Another tepid jobs report
By: Patrick Reis
August 2, 2013 08:38 AM EDT
The trend of sluggish economic growth continued Friday, as federal economists reported that the economy added 162,000 jobs in July while the unemployment rate edged down from 7.6 percent to 7.4 percent.
The jobs count, which narrowly missed analyst expectations, follows Wednesday’s dour news that the economy grew by only 1.7 percent in the second quarter. Federal economists also reduced their estimate for first quarter growth down to 1.1 percent.
The 7.4 percent unemployment rate is the lowest of President Barack Obama’s presidency, as the rate dipped to its lowest level since December of 2008.
The unemployment rate is based on a separate survey — one that relies on data from a survey of households — than from the jobs number, which is calculated via a survey of employers’ payrolls. The household survey, which has a larger margin for error than the payroll count, estimated 227,000 more people were employed in July than in the month before.
But the falling unemployment stems from both positive and negative news, as the additional 37,000 people who left the labor force in July also contributed to rate’s decline.
“The report, like many of late, contains good news and less good news,” Jared Bernstein, a senior fellow at the Center for Budget and Policy Priorities and a former economic adviser to Vice President Joe Biden, said in a post on his website. “Most of the decline in unemployment was due to more people getting jobs but part of it was due to a slight fall off in the labor force, a signal of not-too-strong labor demand.”
The stubbornly slow job growth left 11.5 million people unemployed, with another 8.2 million part-time employees unsuccessfully looking to add more hours to their work week. Among the unemployed, 4.2 million have been unsuccessfully seeking work for 6 months or more.
In the past year, the unemployment rate has fallen 0.8 percent with the count of officially unemployed persons falling by 1.2 million.
At this point, the job reports are used as little more than talking points in the fiscal debate between the White House and Republicans, but they are a key indicator for the Federal Reserve as it weighs when it will begin to scale back its efforts to stimulate the stalled economy.
Fed Chairman Ben Bernanke has said the central bank is watching for signs that it should scale back a series of monthly multi-billion dollar asset purchases that are aimed at driving down long-term interest rates and sparking new growth.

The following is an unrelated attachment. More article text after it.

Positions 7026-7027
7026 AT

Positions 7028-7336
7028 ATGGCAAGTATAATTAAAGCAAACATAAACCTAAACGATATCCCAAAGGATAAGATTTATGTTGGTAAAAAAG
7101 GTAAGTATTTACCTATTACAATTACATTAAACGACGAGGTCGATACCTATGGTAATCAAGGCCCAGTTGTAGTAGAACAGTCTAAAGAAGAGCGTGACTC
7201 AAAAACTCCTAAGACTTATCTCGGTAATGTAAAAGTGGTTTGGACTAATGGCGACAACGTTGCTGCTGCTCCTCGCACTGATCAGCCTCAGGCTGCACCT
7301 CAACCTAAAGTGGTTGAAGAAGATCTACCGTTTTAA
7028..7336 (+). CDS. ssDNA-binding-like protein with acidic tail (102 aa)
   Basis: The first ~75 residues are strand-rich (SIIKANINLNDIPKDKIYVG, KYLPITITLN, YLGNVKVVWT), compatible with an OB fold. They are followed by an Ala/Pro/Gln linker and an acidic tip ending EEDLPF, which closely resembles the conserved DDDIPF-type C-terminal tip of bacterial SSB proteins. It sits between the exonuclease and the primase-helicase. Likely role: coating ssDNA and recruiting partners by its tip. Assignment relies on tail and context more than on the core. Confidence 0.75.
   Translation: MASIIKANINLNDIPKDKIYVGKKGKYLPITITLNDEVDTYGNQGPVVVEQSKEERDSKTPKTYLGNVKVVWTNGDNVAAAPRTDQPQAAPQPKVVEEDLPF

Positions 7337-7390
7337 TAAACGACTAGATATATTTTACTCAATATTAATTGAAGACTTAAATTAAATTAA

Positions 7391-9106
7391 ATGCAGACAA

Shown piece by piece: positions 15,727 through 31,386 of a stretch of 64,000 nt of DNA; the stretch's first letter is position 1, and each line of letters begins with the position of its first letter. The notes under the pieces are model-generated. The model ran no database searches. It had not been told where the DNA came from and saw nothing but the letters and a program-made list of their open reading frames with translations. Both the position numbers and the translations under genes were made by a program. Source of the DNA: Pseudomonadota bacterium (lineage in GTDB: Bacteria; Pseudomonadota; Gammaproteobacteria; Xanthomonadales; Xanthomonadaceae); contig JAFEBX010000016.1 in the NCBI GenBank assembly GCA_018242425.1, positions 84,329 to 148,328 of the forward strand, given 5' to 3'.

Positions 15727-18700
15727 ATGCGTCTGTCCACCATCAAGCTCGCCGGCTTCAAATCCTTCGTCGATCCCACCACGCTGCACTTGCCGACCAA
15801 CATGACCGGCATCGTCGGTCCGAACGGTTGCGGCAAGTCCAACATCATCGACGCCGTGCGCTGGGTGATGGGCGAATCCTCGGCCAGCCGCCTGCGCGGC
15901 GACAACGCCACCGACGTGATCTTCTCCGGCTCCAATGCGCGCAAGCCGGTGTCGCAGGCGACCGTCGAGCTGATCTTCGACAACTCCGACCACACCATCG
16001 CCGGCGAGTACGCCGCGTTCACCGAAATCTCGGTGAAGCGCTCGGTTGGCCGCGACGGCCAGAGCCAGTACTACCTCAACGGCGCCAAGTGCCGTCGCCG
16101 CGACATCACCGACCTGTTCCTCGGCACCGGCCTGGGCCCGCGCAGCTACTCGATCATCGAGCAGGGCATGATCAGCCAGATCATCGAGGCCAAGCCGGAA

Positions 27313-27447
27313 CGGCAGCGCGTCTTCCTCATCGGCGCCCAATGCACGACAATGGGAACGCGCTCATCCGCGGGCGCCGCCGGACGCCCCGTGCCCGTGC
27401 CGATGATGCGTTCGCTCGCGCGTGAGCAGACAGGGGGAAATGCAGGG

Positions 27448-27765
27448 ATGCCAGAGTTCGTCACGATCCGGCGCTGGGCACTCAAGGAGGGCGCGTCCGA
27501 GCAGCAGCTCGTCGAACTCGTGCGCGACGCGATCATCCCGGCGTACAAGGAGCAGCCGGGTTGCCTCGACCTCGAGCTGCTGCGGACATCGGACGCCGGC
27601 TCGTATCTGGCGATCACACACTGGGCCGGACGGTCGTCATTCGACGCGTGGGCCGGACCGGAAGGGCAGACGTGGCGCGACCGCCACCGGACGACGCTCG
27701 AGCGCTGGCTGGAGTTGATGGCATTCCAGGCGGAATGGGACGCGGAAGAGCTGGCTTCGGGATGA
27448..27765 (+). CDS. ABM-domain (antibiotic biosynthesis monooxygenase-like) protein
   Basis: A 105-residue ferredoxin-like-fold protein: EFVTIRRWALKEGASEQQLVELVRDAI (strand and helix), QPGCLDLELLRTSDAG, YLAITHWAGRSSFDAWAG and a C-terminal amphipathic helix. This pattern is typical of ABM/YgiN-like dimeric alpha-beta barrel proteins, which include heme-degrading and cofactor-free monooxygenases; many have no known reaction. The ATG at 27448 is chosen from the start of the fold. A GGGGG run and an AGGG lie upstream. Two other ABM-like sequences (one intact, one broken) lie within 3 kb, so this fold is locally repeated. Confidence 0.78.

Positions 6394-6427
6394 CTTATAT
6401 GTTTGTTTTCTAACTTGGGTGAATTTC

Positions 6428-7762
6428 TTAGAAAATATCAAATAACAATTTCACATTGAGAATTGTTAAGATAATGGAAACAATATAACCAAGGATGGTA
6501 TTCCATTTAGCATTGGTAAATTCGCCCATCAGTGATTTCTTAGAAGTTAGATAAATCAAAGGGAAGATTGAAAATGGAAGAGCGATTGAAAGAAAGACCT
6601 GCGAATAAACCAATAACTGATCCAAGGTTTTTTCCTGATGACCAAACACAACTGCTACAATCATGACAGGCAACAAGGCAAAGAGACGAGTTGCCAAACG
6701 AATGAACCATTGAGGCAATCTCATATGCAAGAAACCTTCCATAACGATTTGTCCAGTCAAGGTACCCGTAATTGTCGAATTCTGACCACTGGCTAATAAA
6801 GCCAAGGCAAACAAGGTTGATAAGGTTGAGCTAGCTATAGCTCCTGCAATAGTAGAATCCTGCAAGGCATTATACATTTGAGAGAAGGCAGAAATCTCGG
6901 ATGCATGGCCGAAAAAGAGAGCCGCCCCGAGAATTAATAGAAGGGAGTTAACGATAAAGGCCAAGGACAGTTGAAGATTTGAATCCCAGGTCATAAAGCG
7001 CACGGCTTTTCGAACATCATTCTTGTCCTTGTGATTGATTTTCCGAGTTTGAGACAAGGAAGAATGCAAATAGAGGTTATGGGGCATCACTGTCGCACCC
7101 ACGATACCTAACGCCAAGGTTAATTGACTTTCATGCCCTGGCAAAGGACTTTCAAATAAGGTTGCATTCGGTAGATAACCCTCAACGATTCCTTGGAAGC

Paul Ashworth, chief U.S. economist for Capital Economics, predicted Friday that the report will push the Fed to ramp down its efforts when the bank’s policy committee next convenes in September.
While it may not spur action in Congress, the employment report and GDP data jointly add further urgency to the newly reinvigorated economic debate between President Barack Obama and congressional Republicans.
With budget deadlines approaching, Obama is in the midst of a speaking tour pushing Congress to adopt a series of government programs aimed at promoting the country’s long-term competitiveness while creating jobs in the near term. Republicans argue that the president’s existing programs are the problem, saying the health care reform law and other Obama-backed policies have left businesses afraid to make new hires.
Neither side is giving any ground, and it appears extremely unlikely that the new numbers will push them from their pre-existing positions.
The White House said, as it does each month, that the report is evidence of progress but that more needs to be done.
“With the recovery entering its fifth year, we need to build on the progress we have made so far and now is not the time for Washington to impose self-inflicted wounds,” said Council of Economic Advisers Chairman Alan Krueger, who is leaving the White House Friday to return to teaching at Princeton University. “The across-the-board budget cuts known as the sequester continue to be a drag on the economy now and in the future.”
House Speaker John Boehner Friday again blamed the president’s policies for the slow growth. “Three years after the Obama administration proclaimed ‘welcome to the recovery,’ we’re still seeing the same thing month after month: not enough new jobs and an unemployment rate far higher than promised,” Boehner said in a statement. “Nearly five years of aggressive intervention by Washington - the ‘stimulus’ era of excessive spending, excessive red tape, and abuse by agencies like the IRS – has left our economy treading water with slow growth, high unemployment, and stagnant wages.”
Amid the stalemate, a series of deadlines loom for politicians to reach some sort of fiscal policy accord. Democrats and Republicans will have to strike a budget deal by the end of the fiscal year on Sept. 30 in order to avoid a government shutdown, and later in the fall, Congress will have to agree to raising the federal borrowing limit if the government is to avoid defaulting on its debts.
The Labor Department Friday also revised its June jobs estimate from 195,000 to 188,000 and its May jobs estimate from 195,000 to 176,000.
Average hourly earnings fell by 2 cents in July to $23.98, edging back after a 10 cent increase in June. During the past year, earnings have increased by 1.9 percent.